ERIC Number: ED235422
Record Type: RIE
Publication Date: 1983-Apr
Reference Count: 0
Practicing Psychology on Campus? What You Call It Makes a Difference.
Robb, Harold B., III
Previous research on differential responses to psychological procedure labels has shown that the general public makes no distinction between the labels behavior modification, behavior therapy, and behavior treatment, but shows a strong preference for the label counseling, compared to the labels behavior therapy and psychotherapy. To extend previous research to the more specialized population of college students, responses of 124 students to the psychological procedure labels behavior therapy, counseling, and psychotherapy were examined using a semantic differential with 23 word pairs (e.g., powerful-weak). Results showed a statistically significant difference for 7 of the 23 word pairs. Behavior therapy was seen as more physically oriented than either counseling or psychotherapy. Counseling was seen as more cooperative and personal than behavior therapy and more helpful than psychotherapy. Counseling was also seen as less medically oriented, vigorous, and complex than psychotherapy. Participants also stated which procedure they would prefer for themselves or a family member experiencing personal, emotional or family problems. Previous results were confirmed in this specialized population with a strong preference again shown for the label "counseling." (Author/JAC)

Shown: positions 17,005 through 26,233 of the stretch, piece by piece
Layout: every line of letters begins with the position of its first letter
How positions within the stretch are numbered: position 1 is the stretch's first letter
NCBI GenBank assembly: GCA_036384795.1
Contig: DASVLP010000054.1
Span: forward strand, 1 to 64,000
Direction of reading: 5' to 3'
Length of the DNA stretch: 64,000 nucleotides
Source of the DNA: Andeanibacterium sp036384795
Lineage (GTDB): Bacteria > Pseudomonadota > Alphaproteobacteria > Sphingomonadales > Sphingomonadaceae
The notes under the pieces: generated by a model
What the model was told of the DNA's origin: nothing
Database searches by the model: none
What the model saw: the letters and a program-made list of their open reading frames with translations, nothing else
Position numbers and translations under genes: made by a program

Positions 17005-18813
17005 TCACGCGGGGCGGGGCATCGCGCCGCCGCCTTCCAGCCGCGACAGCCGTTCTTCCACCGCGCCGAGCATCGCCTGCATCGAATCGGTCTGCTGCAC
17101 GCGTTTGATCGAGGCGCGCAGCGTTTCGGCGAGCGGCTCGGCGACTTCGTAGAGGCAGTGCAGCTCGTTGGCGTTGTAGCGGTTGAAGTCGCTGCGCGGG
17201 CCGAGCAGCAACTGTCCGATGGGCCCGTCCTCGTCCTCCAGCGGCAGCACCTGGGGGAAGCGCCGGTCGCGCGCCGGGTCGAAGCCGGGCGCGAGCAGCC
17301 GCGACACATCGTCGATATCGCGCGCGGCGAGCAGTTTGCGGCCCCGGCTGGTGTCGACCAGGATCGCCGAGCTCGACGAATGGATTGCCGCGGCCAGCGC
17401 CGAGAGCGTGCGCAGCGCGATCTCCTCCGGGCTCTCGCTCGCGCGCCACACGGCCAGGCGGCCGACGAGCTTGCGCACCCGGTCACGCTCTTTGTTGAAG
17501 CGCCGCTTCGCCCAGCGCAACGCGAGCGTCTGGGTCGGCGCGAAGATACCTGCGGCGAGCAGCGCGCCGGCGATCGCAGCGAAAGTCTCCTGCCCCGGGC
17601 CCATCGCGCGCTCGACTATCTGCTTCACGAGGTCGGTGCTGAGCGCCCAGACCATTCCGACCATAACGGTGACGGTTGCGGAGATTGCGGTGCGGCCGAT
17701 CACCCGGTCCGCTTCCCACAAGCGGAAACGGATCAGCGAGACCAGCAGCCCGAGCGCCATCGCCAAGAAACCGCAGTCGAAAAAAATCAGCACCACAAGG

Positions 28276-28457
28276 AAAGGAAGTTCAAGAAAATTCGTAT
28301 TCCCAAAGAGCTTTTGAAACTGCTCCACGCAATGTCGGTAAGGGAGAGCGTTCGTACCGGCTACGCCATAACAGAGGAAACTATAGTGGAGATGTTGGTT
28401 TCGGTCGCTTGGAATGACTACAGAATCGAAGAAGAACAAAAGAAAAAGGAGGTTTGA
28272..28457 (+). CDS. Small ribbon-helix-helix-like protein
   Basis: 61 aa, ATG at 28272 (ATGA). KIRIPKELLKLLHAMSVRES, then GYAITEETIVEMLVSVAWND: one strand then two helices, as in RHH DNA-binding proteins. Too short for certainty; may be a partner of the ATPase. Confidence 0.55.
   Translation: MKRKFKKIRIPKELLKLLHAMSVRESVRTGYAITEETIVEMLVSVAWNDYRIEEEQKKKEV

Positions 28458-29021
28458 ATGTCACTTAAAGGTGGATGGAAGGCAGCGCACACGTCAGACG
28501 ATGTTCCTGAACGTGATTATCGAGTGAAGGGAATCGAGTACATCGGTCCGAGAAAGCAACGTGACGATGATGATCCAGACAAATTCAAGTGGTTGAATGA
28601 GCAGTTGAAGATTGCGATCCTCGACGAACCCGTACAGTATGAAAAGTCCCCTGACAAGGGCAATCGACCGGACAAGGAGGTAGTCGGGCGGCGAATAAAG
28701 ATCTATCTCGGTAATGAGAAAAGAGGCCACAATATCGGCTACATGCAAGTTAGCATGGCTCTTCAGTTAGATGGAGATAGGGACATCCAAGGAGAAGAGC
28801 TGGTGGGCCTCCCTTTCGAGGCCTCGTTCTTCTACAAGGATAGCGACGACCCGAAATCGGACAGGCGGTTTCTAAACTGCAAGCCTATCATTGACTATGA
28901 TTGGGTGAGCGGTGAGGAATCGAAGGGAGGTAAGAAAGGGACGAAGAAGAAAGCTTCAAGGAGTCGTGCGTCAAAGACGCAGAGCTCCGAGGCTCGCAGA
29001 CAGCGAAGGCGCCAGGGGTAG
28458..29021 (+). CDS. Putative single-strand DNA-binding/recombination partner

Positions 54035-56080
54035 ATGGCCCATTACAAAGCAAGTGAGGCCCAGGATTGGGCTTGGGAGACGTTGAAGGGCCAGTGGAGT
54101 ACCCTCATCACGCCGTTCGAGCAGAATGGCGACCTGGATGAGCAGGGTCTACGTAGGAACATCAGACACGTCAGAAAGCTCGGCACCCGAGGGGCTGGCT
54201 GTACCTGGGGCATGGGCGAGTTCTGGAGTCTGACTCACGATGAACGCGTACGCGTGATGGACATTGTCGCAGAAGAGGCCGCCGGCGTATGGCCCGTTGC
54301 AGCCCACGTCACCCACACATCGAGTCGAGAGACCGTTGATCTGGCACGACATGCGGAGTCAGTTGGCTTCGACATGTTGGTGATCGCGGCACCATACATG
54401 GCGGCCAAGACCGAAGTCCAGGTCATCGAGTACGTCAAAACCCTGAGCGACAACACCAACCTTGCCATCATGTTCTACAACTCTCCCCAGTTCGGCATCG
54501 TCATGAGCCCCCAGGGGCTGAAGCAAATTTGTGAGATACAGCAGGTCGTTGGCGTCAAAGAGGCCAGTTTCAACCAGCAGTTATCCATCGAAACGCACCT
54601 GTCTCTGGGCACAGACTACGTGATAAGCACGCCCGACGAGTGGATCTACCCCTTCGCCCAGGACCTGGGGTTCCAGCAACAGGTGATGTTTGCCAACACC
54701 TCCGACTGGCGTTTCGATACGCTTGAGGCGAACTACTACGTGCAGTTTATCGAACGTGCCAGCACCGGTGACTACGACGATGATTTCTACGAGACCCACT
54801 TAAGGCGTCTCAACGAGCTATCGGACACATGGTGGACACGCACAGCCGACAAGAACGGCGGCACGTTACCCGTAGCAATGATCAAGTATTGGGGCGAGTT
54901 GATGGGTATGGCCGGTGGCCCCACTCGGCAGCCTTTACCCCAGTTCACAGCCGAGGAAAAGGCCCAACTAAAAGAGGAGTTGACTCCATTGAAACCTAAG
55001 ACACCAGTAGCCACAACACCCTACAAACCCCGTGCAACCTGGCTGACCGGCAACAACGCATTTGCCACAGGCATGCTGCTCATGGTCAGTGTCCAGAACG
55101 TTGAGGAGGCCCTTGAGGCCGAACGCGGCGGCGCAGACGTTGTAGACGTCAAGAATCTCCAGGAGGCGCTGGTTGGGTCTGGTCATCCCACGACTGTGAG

Publication Type: Reports - Research; Speeches/Meeting Papers
Education Level: N/A
Authoring Institution: N/A
Identifiers: Name Stereotypes
Note: Paper presented at the Annual Convention of the Rocky Mountain Psychological Association (Snowbird, UT, April 26-30, 1983). For related document, see ED 223 915.